Claire King

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Claire King Edited Choices (10 of 10)

Posts Tagged ‘Candice’

The landscape inside a single man.

Posted on: July 4th, 2012 by Claire - 5 Comments

“Le paysage est si vaste à l’intérieur d’un seul homme que toutes les contradictions y veulent vivre et y ont place.” Christiane Singer, in her book “Où cours-tu? Ne sais-tu pas que le ciel est en toi?”

I wanted to share something with you. An inspiration, a piece of wisdom that I came across recently and found perfectly beautiful.

Christiane Singer was a French author, who wrote prolifically until her death in 2007. Her works include much exploration of spirituality and philosophy. I had never heard of her until last week, and I’ve not been able to find English translations of her work, sadly, but here is my translation of the quote above:

“The landscape is so vast inside a single man that all contradictions must live there and have their place.”

It is taken from her book “Where are you running to? Don’t you know heaven is within you?”

Isn’t that an amazing image? That inside every one of us – every one of our characters – is a self-contained, vast universe, where raging storms, parched canyons, soft rolling hills and tidal seas exist together. Doesn’t that inspire you to write?

It’s also perfectly in tune with the novel I’m editing at the moment, which asks a lot of questions about what really lies within us. It’s a big question for a writer. Indeed, for anyone.

Who are these photos of?

These photos are of the theatre/circus company Cielo who introduced me to this quote recently in a local nature reserve, and so inspired this post.

 

 

What does a pear taste like?

Posted on: October 26th, 2011 by Claire - 17 Comments

When you think of researching a novel, what do you think of?

For me, the first thing that comes to mind is the verifying of details – historical, biographical or geographical, for example. I imagine that depending on genre, there is more or less of this kind of research required. I suppose historical fiction writers to be at one end of the scale, and those who write fantasy at the other. I feel I sit somewhere in the middle. Most of what I write is imaginary and doesn’t need research as such, but there are a few elements that need to be checked to ensure they are accurate (I usually do this once the first draft is done).

But I have discovered that for me at least there is also another kind of research: the sensory immersion into the the world I am describing.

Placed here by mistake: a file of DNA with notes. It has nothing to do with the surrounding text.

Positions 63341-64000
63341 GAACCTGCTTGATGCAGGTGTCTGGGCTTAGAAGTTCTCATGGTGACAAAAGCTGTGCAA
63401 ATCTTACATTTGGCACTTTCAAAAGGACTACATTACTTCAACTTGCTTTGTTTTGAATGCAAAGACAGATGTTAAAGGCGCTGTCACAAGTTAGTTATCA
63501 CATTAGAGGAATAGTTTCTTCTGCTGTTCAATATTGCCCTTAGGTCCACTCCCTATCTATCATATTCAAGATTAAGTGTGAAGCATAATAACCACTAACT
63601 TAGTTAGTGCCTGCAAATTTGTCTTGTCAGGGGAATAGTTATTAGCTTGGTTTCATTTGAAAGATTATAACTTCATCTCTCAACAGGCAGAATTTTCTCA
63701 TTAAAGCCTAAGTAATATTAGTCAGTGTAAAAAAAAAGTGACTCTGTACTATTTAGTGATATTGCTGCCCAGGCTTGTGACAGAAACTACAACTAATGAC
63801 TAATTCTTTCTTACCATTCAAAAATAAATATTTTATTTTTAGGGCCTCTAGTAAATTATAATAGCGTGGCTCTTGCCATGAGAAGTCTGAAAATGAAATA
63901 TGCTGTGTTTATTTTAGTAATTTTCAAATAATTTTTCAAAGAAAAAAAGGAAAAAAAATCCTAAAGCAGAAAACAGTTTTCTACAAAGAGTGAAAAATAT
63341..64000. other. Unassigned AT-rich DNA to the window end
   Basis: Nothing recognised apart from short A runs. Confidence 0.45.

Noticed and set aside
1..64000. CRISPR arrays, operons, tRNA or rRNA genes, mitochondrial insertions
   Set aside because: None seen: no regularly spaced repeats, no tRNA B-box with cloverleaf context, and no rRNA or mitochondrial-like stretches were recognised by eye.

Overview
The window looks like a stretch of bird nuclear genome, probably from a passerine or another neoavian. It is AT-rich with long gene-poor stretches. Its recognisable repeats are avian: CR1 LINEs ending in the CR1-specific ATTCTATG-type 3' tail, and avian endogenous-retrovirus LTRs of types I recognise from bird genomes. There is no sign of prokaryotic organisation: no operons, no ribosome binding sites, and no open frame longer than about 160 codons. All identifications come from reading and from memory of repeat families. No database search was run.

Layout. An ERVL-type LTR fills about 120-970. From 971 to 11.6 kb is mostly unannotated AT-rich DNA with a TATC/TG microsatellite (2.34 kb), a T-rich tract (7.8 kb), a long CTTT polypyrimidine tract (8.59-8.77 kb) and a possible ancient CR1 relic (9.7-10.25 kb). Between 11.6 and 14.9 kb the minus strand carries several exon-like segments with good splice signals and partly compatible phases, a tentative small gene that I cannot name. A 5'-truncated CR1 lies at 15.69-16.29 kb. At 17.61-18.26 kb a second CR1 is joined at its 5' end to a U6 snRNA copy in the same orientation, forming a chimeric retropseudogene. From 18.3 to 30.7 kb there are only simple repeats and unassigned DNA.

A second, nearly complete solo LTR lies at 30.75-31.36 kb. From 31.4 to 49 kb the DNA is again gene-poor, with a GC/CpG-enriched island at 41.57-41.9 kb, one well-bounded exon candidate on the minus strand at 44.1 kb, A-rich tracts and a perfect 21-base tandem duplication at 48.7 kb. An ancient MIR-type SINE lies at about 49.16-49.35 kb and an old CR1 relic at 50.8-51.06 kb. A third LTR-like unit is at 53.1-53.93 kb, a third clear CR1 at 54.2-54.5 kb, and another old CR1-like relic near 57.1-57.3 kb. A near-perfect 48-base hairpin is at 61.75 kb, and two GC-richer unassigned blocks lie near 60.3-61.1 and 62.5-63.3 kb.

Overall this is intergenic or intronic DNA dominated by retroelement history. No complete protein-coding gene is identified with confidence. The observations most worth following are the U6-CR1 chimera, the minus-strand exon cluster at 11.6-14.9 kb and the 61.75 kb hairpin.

I still remember a scene in the film City of Angels that really stuck with me. Seth asks Maggie to describe the taste of a pear:

Seth: What’s that like? What’s it taste like? Describe it like Hemingway.
Maggie: Well, it tastes like a pear. You don’t know what a pear tastes like?
Seth: I don’t know what a pear tastes like to you.
Maggie: Sweet, juicy, soft on your tongue, grainy like a sugary sand that dissolves in your mouth. How’s that?
Seth: It’s perfect

How do you describe the taste of a pear to someone if you have never tasted one before? And, more importantly, how would your characters describe it?

Although in The Night Rainbow the locations are imaginary, I spent hours and hours in the places that inspired them, soaking up the smells, the tastes, the sounds… I found the immersion in those elements vital to carrying the sense of place and the sense of character in the novel.

In the novel I’m working on at the moment, I recently found that my imagination was only taking me so far. There was something tangible missing in my understanding of my protagonist. A large part of the story is set on a peniche – a house boat – and although I’ve seen plenty, and been onboard peniches converted into restaurants, pleasure boats and so on, it’s been twenty years since I was in an actual house boat, and that was on the Thames in Oxford, not on the Canal du Midi. I couldn’t feel it, smell it, hear it… I was longing to climb into the story and actually experience it through my character’s eyes.

I was fortunate enough to find a friend of a friend who grew up on a peniche, and I recently arranged to meet her mother, to see if she could help. She took me to see her boat, and we spend a wonderful evening chatting about her experiences of life on the water. The stories and the way she recounted them details really helped bring my character to life. I began to feel him, much more intimately than before.

This kind of ‘sensory research’ doesn’t need to be exotic, remote or expensive. I have great admiration for writers who can describe familiar places or situations in a way that makes the reader feel they are discovering it for the first time. Like the smell of a bonfire, or the taste of a pear.

Can you remember a writer who has impressed you in that way? How do you balance the imaginary with ‘research’ in your writing?

 

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